That big spike shows the bonds getting much riskier, and the collapse shows the result of Wall Street being convinced this bill will pass and the bonds will be guaranteed by the government.
Hedge fund guys knew this move would happen, and speculated around this move before it did. Front-running the Fed for easy profits wasn’t even hidden; David Tepper, among other money managers, was on CNBC talking about how he’s investing in bank debt.
While there isn’t a direct statement “we are handing a gift out to XYZ,” legislative graft doesn’t work that way. The bill is authorization to restructure the economy according to the preferences of a very small group of people. Or to make it simpler, here’s what happened to Boeing’s stock price yesterday.
Now again, Boeing is an important enterprise, and we should save it. (Here’s a plan to do just that, and if you are interested, a web event tomorrow to discuss how to do so.) But saving Boeing is different from saving Boeing’s shareholders and CEO. Guess which one this bill does?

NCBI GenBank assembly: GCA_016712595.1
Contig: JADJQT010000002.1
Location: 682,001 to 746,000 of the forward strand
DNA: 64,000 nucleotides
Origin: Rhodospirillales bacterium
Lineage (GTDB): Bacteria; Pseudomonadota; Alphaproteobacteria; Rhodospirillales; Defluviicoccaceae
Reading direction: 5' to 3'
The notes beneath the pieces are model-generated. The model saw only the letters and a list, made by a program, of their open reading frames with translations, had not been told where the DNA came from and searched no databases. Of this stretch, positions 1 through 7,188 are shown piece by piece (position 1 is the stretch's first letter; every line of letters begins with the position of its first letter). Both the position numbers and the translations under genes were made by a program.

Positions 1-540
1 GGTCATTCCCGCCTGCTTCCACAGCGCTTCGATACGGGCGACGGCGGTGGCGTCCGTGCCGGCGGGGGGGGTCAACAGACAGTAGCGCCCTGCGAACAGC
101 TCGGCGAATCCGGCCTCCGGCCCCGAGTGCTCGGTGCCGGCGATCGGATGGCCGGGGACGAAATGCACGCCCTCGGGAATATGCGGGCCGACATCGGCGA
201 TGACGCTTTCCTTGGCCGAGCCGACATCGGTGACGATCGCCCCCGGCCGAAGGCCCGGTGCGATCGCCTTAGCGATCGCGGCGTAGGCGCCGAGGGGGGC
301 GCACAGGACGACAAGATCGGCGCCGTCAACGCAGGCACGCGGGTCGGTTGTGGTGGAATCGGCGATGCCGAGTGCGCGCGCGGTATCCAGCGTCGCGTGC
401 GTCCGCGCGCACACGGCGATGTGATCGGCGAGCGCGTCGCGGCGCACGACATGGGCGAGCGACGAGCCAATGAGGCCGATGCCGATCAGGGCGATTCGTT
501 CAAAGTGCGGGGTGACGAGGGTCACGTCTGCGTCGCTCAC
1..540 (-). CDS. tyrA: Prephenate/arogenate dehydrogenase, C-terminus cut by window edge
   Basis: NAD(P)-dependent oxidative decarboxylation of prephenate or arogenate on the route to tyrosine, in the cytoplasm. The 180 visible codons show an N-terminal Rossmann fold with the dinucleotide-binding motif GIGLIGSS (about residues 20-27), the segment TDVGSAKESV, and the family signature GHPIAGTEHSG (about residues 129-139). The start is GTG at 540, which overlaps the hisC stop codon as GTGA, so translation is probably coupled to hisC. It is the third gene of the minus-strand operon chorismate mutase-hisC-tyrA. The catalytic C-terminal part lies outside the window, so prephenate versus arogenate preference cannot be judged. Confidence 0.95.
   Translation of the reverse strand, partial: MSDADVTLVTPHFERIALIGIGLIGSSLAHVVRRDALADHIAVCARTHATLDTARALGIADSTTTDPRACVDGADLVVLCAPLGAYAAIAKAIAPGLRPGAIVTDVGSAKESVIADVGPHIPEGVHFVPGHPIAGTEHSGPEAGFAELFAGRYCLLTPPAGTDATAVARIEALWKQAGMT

The marketing pitch from Chuck Schumer on why a Wall Street bailout isn’t that bad is there’s disclosure, some oversight, and reporting requirements. Aside from the fact that none of this worked in the first set of bailouts, this stuff probably only applies to one slush fund in the bill. More to the point, financiers are already stealing, as I showed with the Citibank bond spreads. It’s hard to convey just how ugly this program is, already the Federal Reserve hired the largest asset manager in the world to run its multi-trillion-dollar bailout. The bailout is already privatized with a conflicted operator, before it has even started!
And remember, this bailout isn’t necessary. Hospitals need money, patients need ventilators, and people need to pay rent, but Wall Street is going to be fine regardless.
Temporary Distressed Positions
Numbers like $6 trillion or even $10 trillion of government-backed credit to Wall Street are so large they don’t mean anything. Fortunately, a major law major firm with a big mergers and acquisitions practice put it into context for us, with a memo to clients about how to prepare for this moment: